OSI Layer 2 (Data-Link Layer) consists of many layer 2 protocols, including MAC Addressing, which is used by switches and bridges. This makes both of them layer 2 devices.
The data link layer, or layer 2, is the second layer of the seven-layer OSI model of computer networking. This layer is the protocol layer that transfers data between nodes on a network segment across the physical layer. The data link layer provides the functional and procedural means to transfer data between network entities and may also provide the means to detect and possibly correct errors that can occur in the physical layer.
The data link layer is concerned with local delivery of frames between nodes on the same level of the network. Data-link frames, as these protocol data units are called, do not cross the boundaries of a local area network. Inter-network routing and global addressing are higher-layer functions, allowing data-link protocols to focus on local delivery, addressing, and media arbitration. In this way, the data link layer is analogous to a neighborhood traffic cop; it endeavors to arbitrate between parties contending for access to a medium, without concern for their ultimate destination. When devices attempt to use a medium simultaneously, frame collisions occur. Data-link protocols specify how devices detect and recover from such collisions, and may provide mechanisms to reduce or prevent them.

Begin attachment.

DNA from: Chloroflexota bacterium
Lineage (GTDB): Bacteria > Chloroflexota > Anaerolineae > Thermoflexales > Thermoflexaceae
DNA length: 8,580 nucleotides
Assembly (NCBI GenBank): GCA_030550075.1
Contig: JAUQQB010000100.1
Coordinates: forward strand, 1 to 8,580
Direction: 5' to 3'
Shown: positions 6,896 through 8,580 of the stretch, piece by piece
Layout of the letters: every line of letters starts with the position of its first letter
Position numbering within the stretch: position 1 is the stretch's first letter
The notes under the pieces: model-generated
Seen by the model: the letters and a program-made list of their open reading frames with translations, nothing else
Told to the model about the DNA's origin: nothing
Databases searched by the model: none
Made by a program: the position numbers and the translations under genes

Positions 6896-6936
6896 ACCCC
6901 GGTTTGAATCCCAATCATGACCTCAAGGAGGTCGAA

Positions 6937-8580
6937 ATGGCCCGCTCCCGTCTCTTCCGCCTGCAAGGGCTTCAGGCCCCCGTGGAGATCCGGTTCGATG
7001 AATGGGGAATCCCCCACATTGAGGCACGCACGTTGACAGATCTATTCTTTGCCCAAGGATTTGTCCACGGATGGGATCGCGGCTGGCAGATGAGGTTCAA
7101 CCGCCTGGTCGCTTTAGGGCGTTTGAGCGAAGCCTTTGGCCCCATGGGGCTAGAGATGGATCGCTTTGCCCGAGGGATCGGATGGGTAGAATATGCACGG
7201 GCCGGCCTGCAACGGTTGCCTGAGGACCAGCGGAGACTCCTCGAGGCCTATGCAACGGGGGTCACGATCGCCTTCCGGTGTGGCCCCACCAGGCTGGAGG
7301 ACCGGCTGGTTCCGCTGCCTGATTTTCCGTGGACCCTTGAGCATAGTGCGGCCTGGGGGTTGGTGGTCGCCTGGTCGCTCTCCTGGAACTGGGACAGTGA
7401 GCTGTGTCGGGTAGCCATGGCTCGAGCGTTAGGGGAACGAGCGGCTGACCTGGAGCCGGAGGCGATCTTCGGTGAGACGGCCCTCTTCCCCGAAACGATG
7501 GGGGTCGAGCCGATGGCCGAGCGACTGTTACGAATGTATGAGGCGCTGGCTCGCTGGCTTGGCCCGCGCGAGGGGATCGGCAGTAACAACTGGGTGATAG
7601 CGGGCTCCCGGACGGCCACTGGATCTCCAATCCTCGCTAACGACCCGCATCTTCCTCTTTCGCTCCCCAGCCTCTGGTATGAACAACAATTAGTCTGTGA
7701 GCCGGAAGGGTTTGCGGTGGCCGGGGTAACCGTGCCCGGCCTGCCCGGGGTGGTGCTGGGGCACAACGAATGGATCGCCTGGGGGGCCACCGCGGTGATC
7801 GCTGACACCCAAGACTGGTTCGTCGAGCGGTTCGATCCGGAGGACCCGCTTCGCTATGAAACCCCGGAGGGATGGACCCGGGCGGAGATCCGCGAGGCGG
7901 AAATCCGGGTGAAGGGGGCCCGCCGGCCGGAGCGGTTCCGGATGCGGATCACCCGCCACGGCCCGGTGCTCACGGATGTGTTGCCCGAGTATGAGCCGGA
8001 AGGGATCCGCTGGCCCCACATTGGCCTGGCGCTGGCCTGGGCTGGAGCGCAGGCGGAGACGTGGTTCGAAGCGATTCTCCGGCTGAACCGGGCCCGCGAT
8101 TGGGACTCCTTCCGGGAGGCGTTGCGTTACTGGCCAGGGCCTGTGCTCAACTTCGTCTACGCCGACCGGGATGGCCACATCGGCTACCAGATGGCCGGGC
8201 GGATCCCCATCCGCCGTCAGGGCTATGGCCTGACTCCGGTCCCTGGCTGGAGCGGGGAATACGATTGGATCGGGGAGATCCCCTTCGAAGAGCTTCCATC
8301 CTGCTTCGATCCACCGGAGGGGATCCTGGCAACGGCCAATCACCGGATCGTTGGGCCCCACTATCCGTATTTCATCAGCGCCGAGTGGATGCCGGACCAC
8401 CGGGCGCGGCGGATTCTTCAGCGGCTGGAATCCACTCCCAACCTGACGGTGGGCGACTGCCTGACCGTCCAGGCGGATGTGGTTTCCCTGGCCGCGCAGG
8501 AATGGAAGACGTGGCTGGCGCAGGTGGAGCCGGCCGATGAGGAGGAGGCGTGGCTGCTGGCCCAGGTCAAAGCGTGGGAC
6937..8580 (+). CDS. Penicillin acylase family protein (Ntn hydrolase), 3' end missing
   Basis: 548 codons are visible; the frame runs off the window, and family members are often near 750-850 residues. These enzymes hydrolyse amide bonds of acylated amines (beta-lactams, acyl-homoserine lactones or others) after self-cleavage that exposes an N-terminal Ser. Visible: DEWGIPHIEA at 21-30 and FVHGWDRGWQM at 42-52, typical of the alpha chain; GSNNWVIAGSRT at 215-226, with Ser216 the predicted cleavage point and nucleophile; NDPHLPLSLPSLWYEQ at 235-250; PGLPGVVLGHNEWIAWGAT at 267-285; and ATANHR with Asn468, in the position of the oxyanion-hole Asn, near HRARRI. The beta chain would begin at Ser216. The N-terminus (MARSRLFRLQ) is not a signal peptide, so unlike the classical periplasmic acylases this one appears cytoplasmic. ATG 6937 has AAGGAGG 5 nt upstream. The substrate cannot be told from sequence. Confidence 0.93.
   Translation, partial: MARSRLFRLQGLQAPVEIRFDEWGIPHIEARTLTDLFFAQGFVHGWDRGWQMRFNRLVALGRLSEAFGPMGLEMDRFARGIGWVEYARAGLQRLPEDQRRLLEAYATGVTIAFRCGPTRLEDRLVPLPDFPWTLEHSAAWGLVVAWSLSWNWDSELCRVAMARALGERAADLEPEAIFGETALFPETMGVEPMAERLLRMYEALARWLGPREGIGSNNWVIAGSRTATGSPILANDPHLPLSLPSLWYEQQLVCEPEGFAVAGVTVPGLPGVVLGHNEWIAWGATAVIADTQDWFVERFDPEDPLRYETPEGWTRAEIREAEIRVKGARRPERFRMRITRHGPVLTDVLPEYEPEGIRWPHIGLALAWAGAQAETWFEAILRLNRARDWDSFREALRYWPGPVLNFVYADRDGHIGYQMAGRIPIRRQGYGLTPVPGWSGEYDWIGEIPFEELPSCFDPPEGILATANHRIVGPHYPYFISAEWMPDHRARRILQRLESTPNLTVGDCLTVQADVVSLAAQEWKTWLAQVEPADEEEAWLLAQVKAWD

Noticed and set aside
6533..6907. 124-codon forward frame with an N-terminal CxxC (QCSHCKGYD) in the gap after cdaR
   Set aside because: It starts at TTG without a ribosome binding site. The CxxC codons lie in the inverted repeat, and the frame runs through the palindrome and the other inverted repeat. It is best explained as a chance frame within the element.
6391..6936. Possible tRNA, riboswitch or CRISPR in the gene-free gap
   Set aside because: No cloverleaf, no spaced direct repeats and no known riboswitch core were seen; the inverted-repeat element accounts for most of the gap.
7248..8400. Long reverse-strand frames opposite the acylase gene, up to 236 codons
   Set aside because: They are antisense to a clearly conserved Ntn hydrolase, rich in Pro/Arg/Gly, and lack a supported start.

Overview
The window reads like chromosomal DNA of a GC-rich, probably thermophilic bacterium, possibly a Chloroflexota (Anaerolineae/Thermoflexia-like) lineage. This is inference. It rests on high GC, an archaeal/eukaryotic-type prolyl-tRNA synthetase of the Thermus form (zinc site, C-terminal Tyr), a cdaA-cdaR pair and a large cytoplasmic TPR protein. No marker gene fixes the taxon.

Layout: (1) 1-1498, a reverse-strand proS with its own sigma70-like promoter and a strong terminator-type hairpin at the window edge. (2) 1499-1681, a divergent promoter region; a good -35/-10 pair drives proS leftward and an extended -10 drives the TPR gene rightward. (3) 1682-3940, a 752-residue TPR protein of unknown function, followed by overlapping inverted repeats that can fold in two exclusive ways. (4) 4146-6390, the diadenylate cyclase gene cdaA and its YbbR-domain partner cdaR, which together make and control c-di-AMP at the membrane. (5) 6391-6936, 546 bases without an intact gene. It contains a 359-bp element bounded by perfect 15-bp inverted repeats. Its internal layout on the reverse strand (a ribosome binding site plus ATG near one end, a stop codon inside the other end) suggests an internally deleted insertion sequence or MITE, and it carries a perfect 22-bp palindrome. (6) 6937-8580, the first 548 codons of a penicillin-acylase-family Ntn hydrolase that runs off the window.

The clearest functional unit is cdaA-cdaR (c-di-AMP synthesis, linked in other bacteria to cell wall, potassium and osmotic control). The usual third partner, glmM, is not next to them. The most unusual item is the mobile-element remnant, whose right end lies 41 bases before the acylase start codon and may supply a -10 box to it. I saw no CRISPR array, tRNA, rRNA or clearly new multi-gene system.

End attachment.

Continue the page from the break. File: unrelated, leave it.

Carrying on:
Examples of data link protocols are Ethernet, the IEEE 802.11 WiFi protocols, ATM and Frame Relay. In the Internet Protocol Suite (TCP/IP), the data link layer functionality is contained within the link layer, the lowest layer of the descriptive model, which is assumed to be independent of physical infrastructure.